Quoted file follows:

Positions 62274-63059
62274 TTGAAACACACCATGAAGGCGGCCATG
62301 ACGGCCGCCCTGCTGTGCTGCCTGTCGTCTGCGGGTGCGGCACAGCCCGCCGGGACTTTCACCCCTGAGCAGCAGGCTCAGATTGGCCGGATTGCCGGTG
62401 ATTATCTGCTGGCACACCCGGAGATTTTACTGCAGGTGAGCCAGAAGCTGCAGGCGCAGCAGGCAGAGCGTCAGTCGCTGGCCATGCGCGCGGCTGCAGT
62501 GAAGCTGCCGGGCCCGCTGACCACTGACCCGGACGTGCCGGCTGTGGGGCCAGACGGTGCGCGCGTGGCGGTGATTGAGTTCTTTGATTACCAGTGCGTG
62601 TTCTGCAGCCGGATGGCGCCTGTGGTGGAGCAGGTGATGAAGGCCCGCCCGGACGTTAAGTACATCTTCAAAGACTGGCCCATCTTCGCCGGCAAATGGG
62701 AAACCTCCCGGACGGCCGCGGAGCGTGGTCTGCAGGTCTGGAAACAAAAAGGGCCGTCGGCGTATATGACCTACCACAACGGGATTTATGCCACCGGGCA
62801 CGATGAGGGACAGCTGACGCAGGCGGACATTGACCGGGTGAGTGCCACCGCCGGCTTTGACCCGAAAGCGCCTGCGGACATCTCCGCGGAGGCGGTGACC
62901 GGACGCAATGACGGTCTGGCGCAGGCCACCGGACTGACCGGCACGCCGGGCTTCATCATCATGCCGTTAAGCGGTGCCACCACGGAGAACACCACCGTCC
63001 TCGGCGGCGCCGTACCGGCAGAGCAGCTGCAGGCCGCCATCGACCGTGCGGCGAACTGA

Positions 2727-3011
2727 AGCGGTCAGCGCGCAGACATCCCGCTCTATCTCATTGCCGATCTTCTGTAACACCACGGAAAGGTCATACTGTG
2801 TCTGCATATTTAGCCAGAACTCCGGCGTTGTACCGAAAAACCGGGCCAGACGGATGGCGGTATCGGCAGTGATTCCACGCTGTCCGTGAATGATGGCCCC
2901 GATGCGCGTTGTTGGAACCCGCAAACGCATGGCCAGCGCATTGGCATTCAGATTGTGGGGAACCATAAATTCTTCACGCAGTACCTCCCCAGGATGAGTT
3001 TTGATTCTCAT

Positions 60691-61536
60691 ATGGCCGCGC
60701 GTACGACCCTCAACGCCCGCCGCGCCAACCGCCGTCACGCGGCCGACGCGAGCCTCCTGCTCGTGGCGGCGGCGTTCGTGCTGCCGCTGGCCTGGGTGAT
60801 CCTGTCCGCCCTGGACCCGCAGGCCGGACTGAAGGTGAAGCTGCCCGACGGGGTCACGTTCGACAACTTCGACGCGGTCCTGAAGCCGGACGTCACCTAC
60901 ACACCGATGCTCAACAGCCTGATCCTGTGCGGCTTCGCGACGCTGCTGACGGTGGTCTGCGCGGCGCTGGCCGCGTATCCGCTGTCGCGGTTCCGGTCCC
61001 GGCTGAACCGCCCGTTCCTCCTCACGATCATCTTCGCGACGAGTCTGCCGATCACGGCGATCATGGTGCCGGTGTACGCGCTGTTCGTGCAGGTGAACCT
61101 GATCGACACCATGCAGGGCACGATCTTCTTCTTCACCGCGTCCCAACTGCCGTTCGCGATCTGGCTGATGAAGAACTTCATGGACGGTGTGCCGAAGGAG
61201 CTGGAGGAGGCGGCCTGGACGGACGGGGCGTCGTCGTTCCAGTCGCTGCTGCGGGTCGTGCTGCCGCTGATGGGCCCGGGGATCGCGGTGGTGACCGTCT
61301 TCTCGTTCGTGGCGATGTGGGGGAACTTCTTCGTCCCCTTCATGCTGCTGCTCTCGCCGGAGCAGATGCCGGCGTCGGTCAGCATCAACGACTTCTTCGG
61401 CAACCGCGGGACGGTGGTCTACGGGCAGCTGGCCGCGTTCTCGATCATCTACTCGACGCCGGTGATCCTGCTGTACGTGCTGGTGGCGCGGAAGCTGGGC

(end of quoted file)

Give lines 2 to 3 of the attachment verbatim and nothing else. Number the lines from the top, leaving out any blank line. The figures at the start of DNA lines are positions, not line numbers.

62274 TTGAAACACACCATGAAGGCGGCCATG
62301 ACGGCCGCCCTGCTGTGCTGCCTGTCGTCTGCGGGTGCGGCACAGCCCGCCGGGACTTTCACCCCTGAGCAGCAGGCTCAGATTGGCCGGATTGCCGGTG